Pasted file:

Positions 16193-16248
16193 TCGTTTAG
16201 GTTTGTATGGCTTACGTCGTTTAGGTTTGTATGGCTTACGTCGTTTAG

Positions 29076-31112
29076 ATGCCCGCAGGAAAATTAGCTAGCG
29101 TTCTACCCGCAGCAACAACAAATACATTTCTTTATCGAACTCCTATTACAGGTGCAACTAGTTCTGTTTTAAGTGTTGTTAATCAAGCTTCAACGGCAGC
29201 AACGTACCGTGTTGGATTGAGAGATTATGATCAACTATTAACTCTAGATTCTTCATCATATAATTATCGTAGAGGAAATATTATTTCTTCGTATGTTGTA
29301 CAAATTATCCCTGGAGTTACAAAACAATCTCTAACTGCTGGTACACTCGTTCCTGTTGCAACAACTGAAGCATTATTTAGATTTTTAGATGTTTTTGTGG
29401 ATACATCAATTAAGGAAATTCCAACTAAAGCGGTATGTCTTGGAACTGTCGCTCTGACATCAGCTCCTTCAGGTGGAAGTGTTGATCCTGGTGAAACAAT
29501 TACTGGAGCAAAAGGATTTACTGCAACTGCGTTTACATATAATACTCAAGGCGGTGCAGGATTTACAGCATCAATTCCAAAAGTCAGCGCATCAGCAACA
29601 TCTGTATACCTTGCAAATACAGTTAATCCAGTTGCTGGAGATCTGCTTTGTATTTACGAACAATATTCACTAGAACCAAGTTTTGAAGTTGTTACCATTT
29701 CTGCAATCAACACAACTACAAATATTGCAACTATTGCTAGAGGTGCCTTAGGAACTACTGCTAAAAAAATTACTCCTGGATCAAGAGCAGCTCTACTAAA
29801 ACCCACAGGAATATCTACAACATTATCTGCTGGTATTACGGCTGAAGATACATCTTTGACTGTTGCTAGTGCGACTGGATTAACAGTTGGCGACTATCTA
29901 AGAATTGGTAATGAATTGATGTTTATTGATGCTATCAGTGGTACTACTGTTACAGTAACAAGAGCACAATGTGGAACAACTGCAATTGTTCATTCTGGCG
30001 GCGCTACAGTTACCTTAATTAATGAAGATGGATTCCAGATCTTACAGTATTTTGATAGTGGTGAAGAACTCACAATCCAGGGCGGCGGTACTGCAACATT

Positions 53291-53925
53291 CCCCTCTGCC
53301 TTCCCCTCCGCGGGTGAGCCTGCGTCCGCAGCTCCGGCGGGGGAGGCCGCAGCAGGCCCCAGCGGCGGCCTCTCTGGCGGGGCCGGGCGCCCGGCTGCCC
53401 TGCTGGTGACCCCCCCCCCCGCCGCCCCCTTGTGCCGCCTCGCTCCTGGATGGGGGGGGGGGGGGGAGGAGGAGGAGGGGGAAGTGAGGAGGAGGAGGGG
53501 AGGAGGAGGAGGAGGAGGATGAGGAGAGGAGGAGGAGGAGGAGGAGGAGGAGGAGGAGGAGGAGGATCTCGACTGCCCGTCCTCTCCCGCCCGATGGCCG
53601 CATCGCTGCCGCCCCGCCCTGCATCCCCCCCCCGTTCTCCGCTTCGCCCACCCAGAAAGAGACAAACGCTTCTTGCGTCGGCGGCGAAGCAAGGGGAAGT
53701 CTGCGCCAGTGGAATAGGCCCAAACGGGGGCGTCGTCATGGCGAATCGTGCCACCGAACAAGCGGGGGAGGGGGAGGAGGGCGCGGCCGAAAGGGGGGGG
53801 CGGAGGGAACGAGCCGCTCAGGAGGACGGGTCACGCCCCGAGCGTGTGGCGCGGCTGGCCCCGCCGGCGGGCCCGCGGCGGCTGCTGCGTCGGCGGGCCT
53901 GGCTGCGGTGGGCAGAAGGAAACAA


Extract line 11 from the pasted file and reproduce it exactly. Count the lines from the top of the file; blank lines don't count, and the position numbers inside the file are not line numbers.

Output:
29601 TCTGTATACCTTGCAAATACAGTTAATCCAGTTGCTGGAGATCTGCTTTGTATTTACGAACAATATTCACTAGAACCAAGTTTTGAAGTTGTTACCATTT